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Tuesday, August 10, 2010

Google-Verizon wedding cake is made of Swiss cheese

The number of holes in the Google-Verizon "lets be a bit naughty if not downright evil together" plan is quite extraordinary. Eric Schmidt always had something of the night about him and this appears to have his fingerprints all over it, not simply on the WashPost op-ed.
In short, it is a transparent cave-in by Google that makes Verizon into the equivalent of Ofcom - a competition-oriented watchdog on behalf of ISPs not consumers on this one. It is quite laughable that the two companies who do most to regulate East Coast Americans' wired and wireless Internet experience should make that US hairline distinction that: as we're not government (bad) but corporations (good), we're not regulators (bad) but consumer enablers (good).
By the by, as Vodafone owns a huge chunk of Verizon Wireless (the bit that makes real money), its no surprise that they kept well out of the way of the announcement yesterday but will be pouring honeyed words into European regulators' ears about how net neutrality is no longer a problem - for them.
An obvious outcome from yesterday is that when Google is dragged backwards through an antitrust investigation by the EC or DoJ, it will find no favours from civil society after this betrayal. James Grimmelman explains exactly how they are the smartest guys in the room. Al Franken has had a Twitter boost in opposing the deal.
Good luck, Google - you thought China was sticky in terms of political support, you'll find that was a storm in a delicate teacup.
UPDATE: FCC enforcement means in this context self-regulation with very minimal co-regulatory oversight, as Karl Bode explains:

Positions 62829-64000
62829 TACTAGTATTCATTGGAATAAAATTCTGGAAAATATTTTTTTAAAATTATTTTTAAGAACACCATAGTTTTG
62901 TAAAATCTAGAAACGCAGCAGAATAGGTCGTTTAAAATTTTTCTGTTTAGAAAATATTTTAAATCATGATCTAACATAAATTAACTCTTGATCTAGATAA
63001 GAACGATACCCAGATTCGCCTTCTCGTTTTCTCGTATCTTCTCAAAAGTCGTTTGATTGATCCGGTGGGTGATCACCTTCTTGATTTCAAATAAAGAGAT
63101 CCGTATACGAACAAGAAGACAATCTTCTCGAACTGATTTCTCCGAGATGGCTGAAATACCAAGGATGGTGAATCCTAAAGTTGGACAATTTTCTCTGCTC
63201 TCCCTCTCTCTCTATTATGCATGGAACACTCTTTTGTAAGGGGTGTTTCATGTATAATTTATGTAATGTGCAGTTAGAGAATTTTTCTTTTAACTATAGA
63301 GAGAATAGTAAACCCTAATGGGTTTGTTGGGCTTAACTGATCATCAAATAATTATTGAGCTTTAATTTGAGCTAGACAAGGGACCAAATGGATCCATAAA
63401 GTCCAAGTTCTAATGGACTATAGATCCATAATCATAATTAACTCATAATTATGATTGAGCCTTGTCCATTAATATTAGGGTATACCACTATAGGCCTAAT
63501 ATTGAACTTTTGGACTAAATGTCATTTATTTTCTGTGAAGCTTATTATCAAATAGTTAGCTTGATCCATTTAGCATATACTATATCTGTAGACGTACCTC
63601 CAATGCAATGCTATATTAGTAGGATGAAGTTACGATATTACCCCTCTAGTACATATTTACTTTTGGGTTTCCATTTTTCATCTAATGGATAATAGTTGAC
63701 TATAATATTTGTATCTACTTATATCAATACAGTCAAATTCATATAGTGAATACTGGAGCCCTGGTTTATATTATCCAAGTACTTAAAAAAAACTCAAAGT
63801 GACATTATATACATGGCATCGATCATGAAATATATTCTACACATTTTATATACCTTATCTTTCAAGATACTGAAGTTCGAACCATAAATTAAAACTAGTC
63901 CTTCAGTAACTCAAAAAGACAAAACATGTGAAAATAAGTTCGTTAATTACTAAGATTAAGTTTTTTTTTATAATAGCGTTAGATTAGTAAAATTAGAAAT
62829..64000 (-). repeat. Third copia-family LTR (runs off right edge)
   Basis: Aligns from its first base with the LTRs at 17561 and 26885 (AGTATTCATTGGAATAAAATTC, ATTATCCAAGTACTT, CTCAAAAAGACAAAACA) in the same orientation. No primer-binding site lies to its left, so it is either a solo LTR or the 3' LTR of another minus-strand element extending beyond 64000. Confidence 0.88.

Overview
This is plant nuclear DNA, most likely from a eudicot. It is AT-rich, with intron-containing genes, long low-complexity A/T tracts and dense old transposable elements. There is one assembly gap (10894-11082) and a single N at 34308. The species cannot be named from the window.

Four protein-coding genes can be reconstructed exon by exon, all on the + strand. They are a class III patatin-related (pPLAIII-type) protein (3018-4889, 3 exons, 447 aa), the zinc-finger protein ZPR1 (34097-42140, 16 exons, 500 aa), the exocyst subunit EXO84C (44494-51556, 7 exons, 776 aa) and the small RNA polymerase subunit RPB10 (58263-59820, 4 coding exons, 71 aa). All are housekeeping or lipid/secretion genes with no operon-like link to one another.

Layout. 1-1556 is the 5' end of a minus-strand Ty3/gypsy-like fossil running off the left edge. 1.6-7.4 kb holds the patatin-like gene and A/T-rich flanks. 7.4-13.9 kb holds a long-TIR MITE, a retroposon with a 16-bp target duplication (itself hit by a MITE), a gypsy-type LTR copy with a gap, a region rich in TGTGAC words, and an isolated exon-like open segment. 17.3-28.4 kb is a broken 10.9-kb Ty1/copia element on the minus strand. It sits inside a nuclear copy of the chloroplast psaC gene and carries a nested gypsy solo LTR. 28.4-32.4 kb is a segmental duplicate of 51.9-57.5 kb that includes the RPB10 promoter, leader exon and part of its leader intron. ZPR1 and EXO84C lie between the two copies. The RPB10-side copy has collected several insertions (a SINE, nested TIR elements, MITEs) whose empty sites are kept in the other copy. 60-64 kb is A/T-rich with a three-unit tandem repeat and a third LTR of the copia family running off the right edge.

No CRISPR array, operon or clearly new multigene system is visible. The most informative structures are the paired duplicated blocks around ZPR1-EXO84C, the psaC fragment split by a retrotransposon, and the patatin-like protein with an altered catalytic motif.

"FCC should have no substantive power of any kind over broadband ISPs, with offenses instead overseen by what will ultimately be the industry itself: 'The FCC would enforce the consumer protection and nondiscrimination requirements through case-by-case adjudication, but would have no rule making authority with respect to those provisions. Parties would be encouraged to use non-governmental dispute resolution processes established by independent, widely recognized Internet community governance initiatives, and the FCC would be directed to give appropriate deference to decisions or advisory opinions of such groups.' In other words, the FCC would act as a show pony, whose authority in issues of enforcement would be superseded by groups created and run by the telecom industry. If you're new to telecom, "independent, widely recognized Internet community governance initiatives" is code for faux-regulatory agencies created by AT&T, Verizon and their massive lobbyist coalitions of hijacked political groups, paid policy mouthpieces and fake consumer advocates."

1 comment:

Rob Frieden said...

As always an insightful blog, but given the smell I think the cheese is Limberger.